Kerry Washington and Shonda Rimes make history with “Scandal”

So, here’s something kind of depressing: Kerry Washington’s starring role as crisis “fixer” Olivia Pope on Shonda Rimes’ new series Scandal marks the first time a black actress has headlined a US network drama in over 30 years. It’s also only the fourth hour-long drama with a black female lead ever. Womp.

I have a serious nerd crush on Washington after catching her recent appearance on Melissa Harris Perry (a show named after its host, another nerd crush of mine, and the first black woman to ever solo host a political news and opinion show) . On top of being a talented actress, Washington is a women’s rights activist and advocate for arts education, and she dropped some knowledge on the connection between who and what we see on screen and how we imagine American citizenship – i.e., whose perspectives and experiences are included in our notions of what “American” means.

Speaking of herself and Harris-Perry, Washington says:

“We are both in a wonderful position of kind of adding to inclusivity in the media, that people should be able to when they turn on their televisions not just see one perspective, and one story being told – one person’s take on current affairs or one person’s take on the state of their own lives – so both of us are adding this voice of expanding the idea of who ‘We the People’ really is.”

She makes a similar point about the role of the arts, and specifically diversity in the arts, in shaping political landscapes and possibilities: “Sometimes the arts help us expand the idea of what’s possible before it happens in the real world…we saw African American presidents on television before we saw them in reality.”

Scandal is the brain-child of Shonda Rimes, the most visible black female producer in TV, and who seems to be single-handedly responsible for about half the gender, race, and sexual diversity on primetime network dramas. Say what you will about the melodrama of Grey’s Anatomy and Private Practice, there’s no question that Rimes has brought several complex, diverse, memorable female characters to pop culture prominence, including several women of color (my favorites: the brilliant, prickly, staunchly child-free Christina Yang, the impulsive and tomboyish Callie Torres – one of the few queer women on TV, period, speak less of bisexual women of color – and buttoned-up, uber-responsible Naomi Bennett).

No surprise, then, that Scandal’s Olivia Pope is a smart, if imperfect, portrayal of a woman who is at once powerful and vulnerable, competent and flawed, sympathetic and not entirely likable – certainly not a “strong female character” in a one-dimensional sense. It remains to be seen what kind of impact this role – and the new prominence of Melissa Harris-Perry, Viola Davis, and other black women in media – will have on how black women are imagined (or not) as part of “We the People,” or on future opportunities for black women in arts and media:

Scandal premieres with a mix of the Shonda Rhimes halo and the glow of Kerry Washington’s stellar acting skills. Together, that combination can change television history by offering a different dimension and revealing an image of black women often visually absent on television and beyond the box. Will viewers tune in to look beyond one-dimensional images of the help, the healers and the heathens and see what leading roles, and the women in them, should look like in the 21st century? Will television push past crawling into making history? Another step is in the works. NBC is developing a drama pilot, Notorious, with Meagan Good in the lead role as a detective. It will take a while to learn if history repeats itself only every 37 years or rapidly plays catch up. – Flo McAfee, Care2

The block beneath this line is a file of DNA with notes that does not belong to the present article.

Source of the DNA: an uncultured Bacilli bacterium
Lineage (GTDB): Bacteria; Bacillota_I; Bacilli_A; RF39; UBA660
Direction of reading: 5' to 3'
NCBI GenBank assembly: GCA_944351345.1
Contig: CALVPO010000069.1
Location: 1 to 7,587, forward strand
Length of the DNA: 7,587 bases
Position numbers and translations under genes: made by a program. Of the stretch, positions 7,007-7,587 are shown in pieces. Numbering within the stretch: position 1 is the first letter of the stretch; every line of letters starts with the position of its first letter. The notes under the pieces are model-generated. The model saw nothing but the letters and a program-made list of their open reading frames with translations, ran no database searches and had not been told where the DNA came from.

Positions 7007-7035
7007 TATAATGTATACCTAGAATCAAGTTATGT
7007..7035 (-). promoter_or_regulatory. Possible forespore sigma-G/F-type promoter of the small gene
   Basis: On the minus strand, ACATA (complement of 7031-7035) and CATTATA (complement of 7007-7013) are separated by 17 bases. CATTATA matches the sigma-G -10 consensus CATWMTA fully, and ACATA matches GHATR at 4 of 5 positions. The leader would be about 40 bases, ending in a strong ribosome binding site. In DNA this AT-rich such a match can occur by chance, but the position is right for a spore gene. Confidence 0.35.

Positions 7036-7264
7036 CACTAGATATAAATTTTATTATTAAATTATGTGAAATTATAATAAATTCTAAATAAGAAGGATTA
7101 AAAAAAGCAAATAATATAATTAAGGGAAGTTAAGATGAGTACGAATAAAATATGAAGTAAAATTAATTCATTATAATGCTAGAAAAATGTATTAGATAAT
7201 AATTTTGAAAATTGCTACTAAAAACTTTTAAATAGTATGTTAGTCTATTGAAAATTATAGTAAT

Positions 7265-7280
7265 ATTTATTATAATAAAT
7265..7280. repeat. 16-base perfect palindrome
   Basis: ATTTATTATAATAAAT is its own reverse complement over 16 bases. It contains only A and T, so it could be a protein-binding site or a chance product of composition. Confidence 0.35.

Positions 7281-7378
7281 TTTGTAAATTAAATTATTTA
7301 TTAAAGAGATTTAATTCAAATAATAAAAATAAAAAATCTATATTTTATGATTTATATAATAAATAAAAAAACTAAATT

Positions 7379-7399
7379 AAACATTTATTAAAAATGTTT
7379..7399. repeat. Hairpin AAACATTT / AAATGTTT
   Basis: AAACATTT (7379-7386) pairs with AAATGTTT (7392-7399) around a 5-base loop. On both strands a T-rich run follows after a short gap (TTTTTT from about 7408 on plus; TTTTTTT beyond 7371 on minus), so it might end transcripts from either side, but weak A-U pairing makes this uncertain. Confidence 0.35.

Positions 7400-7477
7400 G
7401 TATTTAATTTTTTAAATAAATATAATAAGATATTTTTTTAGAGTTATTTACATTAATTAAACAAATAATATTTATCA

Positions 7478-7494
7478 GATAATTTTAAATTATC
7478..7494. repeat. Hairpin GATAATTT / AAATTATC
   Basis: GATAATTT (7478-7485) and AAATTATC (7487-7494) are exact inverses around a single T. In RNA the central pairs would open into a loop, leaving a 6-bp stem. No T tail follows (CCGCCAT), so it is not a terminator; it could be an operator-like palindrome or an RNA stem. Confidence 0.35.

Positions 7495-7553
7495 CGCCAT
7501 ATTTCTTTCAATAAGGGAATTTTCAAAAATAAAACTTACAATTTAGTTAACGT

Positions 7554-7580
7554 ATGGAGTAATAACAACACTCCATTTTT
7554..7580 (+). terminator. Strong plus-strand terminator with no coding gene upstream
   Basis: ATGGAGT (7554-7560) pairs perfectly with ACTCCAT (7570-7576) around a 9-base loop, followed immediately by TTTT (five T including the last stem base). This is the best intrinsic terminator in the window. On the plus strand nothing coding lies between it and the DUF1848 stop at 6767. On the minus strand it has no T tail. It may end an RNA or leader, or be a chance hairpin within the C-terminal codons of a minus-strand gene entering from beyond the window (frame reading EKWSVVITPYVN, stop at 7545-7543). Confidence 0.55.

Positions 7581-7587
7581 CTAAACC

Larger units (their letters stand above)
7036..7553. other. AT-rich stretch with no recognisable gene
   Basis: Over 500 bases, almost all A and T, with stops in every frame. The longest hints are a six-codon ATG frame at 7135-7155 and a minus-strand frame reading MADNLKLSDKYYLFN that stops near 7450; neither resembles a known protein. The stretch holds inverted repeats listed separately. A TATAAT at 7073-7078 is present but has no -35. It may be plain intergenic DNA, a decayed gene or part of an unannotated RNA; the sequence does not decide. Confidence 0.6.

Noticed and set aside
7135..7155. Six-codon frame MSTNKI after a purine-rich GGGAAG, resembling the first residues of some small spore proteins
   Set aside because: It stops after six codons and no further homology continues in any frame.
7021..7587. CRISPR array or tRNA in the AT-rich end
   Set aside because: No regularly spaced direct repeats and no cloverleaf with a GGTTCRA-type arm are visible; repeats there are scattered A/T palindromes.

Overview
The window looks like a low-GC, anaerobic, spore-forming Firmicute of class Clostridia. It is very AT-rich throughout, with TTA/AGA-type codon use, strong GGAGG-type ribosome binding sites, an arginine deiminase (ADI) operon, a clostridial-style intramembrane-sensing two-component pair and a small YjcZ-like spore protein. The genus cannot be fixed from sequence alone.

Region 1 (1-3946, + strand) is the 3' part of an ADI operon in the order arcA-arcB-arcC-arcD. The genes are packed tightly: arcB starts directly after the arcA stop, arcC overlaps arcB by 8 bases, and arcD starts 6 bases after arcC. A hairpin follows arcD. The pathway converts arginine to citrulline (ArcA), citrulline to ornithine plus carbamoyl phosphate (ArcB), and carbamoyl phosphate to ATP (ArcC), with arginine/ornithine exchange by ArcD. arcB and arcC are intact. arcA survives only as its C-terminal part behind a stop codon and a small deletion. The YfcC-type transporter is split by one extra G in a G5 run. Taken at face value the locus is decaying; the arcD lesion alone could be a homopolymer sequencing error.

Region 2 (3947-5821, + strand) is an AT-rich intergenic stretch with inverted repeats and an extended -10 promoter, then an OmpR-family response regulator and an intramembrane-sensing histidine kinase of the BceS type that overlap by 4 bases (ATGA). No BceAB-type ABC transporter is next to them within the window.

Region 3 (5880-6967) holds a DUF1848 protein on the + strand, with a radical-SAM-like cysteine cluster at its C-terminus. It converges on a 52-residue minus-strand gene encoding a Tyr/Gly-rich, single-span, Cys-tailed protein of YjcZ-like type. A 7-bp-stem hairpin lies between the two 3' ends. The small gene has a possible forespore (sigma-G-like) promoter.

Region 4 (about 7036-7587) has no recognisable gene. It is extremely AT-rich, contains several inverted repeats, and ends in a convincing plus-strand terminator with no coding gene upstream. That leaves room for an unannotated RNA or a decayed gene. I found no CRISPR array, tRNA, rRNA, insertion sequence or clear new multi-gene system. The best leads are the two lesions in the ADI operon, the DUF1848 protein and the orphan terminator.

There are other promising signs that primetime TV may become more colorful in the near future, with shows with female leads of Black, Asian, and Latina heritage in the works. But Veronica Miller of The Grio is not so optimistic that there’s been much progress for black actresses:

It will be easier to have more faith in Hollywood’s relationship with black actresses once Hollywood shows it’s committed to that relationship. It will be easier when black actresses become more visible in roles across the spectrum, (think fantasy hits like Harry Potter, or romantic dramas like The Notebook) and not just ones that call for an African-American female.

It would be nice, too, to see more unknown black ingenues suddenly become household names thanks to a hit show or film, much like Jennifer Lawrence in Winter’s Bone, Kristin Stewart in Twilight or Rooney Mara in The Girl with the Dragon Tattoo. Surely there is a young brown face out there who can draw America’s fascination in the same way, given the right script and a good PR push.

There’s been a recent surge in programming aimed at black women but, most of this has been in reality TV. When it comes to scripted TV, networks seem either clueless or indifferent to the value of black women as an audience - despite higher than average rates of TV viewership and  considerable purchasing power. The potential success of Scandal and upcoming shows featuring actresses of color could persuade networks to invest more in women of color as an audience – or it could, as so many other “unconventional” media successes have, be dismissed as an unrepeatable anomaly.


About tfc

T.F. Charlton is a Boston transplant, occasionally acerbic wordsmith, and Barnacle's social media manager. She blogs about fundamentalist race, gender, and sexuality issues at and tweets too much at @graceishuman.

16. April 2012 by tfc
Categories: Media Diversity, People of Color in Media, Television, Women in Media | Tags: , , , , , , , , , | Leave a comment

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